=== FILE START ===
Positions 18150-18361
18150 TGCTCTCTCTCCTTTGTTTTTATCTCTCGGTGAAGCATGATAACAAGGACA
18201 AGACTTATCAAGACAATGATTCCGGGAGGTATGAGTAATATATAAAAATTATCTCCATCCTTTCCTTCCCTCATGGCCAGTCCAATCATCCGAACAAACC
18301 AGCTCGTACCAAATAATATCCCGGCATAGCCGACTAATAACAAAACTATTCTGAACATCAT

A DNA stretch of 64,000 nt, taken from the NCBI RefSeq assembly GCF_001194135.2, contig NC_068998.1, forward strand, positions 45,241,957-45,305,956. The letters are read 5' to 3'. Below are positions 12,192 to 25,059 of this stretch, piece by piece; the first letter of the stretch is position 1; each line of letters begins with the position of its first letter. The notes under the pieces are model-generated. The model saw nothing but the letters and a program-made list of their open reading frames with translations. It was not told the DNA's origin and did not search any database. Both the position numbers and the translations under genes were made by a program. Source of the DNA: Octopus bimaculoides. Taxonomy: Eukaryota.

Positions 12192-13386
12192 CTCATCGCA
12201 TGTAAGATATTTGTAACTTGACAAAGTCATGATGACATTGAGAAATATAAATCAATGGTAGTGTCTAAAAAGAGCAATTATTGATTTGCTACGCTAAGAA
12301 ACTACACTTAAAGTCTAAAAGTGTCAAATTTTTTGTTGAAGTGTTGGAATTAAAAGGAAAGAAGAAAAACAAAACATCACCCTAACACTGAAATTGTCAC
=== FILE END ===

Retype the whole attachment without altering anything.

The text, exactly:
Positions 18150-18361
18150 TGCTCTCTCTCCTTTGTTTTTATCTCTCGGTGAAGCATGATAACAAGGACA
18201 AGACTTATCAAGACAATGATTCCGGGAGGTATGAGTAATATATAAAAATTATCTCCATCCTTTCCTTCCCTCATGGCCAGTCCAATCATCCGAACAAACC
18301 AGCTCGTACCAAATAATATCCCGGCATAGCCGACTAATAACAAAACTATTCTGAACATCAT

A DNA stretch of 64,000 nt, taken from the NCBI RefSeq assembly GCF_001194135.2, contig NC_068998.1, forward strand, positions 45,241,957-45,305,956. The letters are read 5' to 3'. Below are positions 12,192 to 25,059 of this stretch, piece by piece; the first letter of the stretch is position 1; each line of letters begins with the position of its first letter. The notes under the pieces are model-generated. The model saw nothing but the letters and a program-made list of their open reading frames with translations. It was not told the DNA's origin and did not search any database. Both the position numbers and the translations under genes were made by a program. Source of the DNA: Octopus bimaculoides. Taxonomy: Eukaryota.

Positions 12192-13386
12192 CTCATCGCA
12201 TGTAAGATATTTGTAACTTGACAAAGTCATGATGACATTGAGAAATATAAATCAATGGTAGTGTCTAAAAAGAGCAATTATTGATTTGCTACGCTAAGAA
12301 ACTACACTTAAAGTCTAAAAGTGTCAAATTTTTTGTTGAAGTGTTGGAATTAAAAGGAAAGAAGAAAAACAAAACATCACCCTAACACTGAAATTGTCAC